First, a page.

In an ideal world, people would naturally get along and no one would care too much about appearance or fitting in. One of the realities about dating that will never change is that physical appearance matters. While we all agree that appearance matters more than it should – and that people should look for romantic partners because of their personality characteristics and not their physical ones – it makes the most sense to accept it. When it comes to dating, I don’t need to remind you that people have types. You are attracted to the type you’re attracted to, and the vast majority of men and women couldn’t be convinced to develop attraction to someone if the feeling wasn’t there naturally.
Men and women refuse dates with others for any of the following reasons: they don’t like overweight people; they don’t like short people; they won’t date someone too skinny; they don’t like people who walk funny. You get the point. One particular group of people who get stigmatized – short men – find that many women wouldn’t date them because they’re short. Is that skewed? Is that a mean-spirited way to cast aside a group of men who could be truly decent people? On the other hand, women should be allowed to be attracted to the people they’re attracted to. While I would encourage women who don’t like short men to give them a few more dates and see what happens, I also understand that this is not the worst thing a woman could do (refuse to date a short man).
For the short men out there, they shouldn’t buy into shame about their height or the distorted notion that “real men” should be bigger, stronger, or more masculine. If you’re short, own it. Be proud overall and see yourself as a package. Say to yourself, “I wasn’t blessed in the height department, but I make up for that with my good sense of humor” or any other trait that makes you appealing.
Why you are wiser for including your height – or any other physical characteristic that someone might have a problem with – in your profile
Again, in the best of all possible worlds, no one would care if you were tall or short, skinny or fat. The reality, though, is that some people might not want to date you because of a given physical characteristic. Scenario: You don’t include the fact that you’re short in your profile (or overweight, extremely tall, etc.). You go out on a first date with someone who doesn’t want to date a short person, but your date had no idea that you were short because you didn’t include it in your profile. Did you hide that fact? Did you tell yourself it doesn’t matter? Reality check: The person you’re on a date with isn’t going to have another date with you because they don’t want to be with someone short, so you ended up wasting all that time emotionally anticipating the date, getting ready for the date, going on the actual date, traveling to and from the date. Had you included a reference to your height in your profile, you could have saved yourself a lot of time and energy.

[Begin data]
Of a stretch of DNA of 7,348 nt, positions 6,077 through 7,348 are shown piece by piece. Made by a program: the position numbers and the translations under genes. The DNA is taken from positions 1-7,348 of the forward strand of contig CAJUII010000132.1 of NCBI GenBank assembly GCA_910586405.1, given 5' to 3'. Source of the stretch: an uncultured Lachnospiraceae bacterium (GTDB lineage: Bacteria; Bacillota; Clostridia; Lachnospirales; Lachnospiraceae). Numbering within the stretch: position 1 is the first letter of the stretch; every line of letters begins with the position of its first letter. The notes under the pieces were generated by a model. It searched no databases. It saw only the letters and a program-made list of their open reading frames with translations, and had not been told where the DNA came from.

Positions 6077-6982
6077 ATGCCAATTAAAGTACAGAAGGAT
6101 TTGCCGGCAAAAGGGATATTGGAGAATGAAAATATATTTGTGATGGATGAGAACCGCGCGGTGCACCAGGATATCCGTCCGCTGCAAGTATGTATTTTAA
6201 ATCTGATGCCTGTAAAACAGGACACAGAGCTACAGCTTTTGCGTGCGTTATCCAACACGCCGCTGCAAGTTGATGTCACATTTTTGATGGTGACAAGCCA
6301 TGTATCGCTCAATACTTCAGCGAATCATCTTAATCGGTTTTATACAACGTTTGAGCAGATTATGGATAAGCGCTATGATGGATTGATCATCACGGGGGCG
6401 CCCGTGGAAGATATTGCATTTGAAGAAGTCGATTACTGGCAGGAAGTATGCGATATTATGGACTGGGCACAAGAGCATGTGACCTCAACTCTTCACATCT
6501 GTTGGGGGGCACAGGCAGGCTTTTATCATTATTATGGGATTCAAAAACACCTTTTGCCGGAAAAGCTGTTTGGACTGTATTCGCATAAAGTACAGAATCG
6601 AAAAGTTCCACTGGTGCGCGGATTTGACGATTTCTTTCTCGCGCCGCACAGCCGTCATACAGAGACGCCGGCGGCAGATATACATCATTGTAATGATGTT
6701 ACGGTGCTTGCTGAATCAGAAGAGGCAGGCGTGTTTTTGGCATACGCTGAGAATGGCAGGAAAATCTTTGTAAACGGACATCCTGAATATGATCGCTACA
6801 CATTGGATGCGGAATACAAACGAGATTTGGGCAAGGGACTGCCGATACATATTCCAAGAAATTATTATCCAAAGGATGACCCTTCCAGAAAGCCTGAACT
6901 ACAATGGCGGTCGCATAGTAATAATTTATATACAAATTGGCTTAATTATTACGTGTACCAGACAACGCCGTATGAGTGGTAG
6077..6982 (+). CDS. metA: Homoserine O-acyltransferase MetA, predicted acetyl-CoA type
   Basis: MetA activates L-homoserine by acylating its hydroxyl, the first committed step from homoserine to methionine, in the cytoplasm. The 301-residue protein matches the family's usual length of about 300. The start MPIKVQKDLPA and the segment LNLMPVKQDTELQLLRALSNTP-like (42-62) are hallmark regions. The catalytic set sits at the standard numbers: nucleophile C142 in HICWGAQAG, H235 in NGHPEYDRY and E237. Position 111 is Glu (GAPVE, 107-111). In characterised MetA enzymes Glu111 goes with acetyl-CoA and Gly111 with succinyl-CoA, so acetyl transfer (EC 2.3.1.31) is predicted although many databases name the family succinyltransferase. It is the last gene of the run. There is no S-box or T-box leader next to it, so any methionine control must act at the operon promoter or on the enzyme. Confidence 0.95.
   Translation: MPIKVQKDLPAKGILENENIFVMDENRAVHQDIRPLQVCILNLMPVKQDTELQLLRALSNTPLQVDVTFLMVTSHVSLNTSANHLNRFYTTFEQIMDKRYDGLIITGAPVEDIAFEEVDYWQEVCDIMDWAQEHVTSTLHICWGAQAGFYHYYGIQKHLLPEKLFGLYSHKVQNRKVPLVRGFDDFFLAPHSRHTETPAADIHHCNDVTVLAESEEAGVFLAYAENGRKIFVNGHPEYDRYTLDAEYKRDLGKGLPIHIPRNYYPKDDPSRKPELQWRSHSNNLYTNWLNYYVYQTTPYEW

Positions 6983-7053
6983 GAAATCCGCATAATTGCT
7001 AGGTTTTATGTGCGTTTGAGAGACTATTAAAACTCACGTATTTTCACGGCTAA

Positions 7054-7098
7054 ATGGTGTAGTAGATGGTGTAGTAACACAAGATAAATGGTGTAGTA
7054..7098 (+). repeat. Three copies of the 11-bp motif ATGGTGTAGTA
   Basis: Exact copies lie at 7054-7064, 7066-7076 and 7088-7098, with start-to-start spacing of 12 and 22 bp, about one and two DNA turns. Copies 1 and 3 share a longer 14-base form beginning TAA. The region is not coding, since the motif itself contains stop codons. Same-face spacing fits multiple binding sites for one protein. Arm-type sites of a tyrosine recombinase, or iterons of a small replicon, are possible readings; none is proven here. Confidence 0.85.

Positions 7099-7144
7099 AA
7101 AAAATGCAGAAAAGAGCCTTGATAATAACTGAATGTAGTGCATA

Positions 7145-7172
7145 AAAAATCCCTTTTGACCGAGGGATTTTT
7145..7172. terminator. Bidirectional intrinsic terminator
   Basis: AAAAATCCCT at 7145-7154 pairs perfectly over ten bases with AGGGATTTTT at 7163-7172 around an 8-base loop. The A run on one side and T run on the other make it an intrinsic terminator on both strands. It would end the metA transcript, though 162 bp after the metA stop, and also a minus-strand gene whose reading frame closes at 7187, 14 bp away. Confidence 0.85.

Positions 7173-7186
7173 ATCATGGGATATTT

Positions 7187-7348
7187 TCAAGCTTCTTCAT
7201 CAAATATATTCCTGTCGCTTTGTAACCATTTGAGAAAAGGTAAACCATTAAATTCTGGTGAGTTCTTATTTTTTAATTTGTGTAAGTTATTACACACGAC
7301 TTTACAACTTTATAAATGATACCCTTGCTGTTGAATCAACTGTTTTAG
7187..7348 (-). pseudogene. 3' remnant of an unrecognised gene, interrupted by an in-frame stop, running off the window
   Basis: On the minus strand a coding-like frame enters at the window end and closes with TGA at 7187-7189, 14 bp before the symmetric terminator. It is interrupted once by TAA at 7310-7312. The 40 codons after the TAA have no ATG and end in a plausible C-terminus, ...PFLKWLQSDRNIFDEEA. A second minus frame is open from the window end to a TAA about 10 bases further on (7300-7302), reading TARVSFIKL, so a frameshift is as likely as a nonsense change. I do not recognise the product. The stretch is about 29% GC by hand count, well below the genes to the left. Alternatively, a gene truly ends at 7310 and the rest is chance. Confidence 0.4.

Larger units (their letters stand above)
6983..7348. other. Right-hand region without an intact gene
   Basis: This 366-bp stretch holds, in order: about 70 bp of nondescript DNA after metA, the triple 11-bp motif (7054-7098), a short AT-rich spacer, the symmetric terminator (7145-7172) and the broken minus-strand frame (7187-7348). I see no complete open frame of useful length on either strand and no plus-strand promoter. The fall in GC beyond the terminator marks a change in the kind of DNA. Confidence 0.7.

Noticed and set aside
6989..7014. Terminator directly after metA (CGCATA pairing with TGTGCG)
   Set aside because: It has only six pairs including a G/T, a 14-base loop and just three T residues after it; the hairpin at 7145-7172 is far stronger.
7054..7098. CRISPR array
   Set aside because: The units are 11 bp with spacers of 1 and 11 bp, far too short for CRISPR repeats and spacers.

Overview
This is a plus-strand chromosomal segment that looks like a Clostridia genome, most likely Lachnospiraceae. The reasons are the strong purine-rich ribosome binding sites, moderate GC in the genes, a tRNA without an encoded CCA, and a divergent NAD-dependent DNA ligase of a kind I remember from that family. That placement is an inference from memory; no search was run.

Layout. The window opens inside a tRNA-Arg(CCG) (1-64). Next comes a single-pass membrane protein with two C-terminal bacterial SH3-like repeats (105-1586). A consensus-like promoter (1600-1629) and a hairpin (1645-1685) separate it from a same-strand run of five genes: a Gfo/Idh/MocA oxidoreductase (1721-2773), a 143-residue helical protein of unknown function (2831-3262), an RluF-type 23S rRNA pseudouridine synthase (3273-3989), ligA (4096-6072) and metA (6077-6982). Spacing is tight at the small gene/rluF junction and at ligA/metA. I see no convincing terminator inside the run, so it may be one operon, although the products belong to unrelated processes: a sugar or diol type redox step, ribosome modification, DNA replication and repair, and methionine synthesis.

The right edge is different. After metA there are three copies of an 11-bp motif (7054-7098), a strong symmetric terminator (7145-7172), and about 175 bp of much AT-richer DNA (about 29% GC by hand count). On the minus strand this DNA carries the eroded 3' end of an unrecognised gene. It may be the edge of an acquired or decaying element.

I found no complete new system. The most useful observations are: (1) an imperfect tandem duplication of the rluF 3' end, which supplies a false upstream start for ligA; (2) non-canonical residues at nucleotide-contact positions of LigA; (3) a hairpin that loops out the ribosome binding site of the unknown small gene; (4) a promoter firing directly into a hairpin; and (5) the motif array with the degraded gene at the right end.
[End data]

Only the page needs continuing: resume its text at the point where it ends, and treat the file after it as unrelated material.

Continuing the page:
How to specifically say that you’re short in a profile
Big picture: Your height or overall physical appearance has no relationship to your value as a person. A beautiful, Brad Pitt-like type of guy has no more value than someone far less attractive. You should say you’re short in a profile so that you have the greatest chance at finding a match (and not wasting your time). Put your traits out there in your profile so that the people who end up taking that first date with you know what they’re getting, and will be less likely to feel misled.
A clear, I-like-myself way of saying you’re short in a profile
“Physically, I would describe myself as [insert a couple of physical characteristics] and short. In terms of my personality, I would call myself [insert a few personality characteristics].” If you want to use humor, you could try something like this: “My hottest attribute? The fact that I’m short. Kidding, but hopefully that’s not something that’s a deal breaker for you. I tend to believe I make up for it with my amazing sense of humor. Clearly, I’m modest.”
The final point
Never, ever feel like you have to apologize for a physical trait, but also keep in mind that you will save yourself time by letting everyone know what you look like before date number one.
About the Author:
Dr. Seth is a licensed clinical psychologist, author, Psychology Today blogger, and TV guest expert. He practices in Los Angeles and treats a wide range of issues and disorders and specializes in relationships, parenting, and addiction. He has had extensive training in conducting couples therapy and is the author of Dr. Seth’s Love Prescription: Overcome Relationship Repetition Syndrome and Find the Love You Deserve.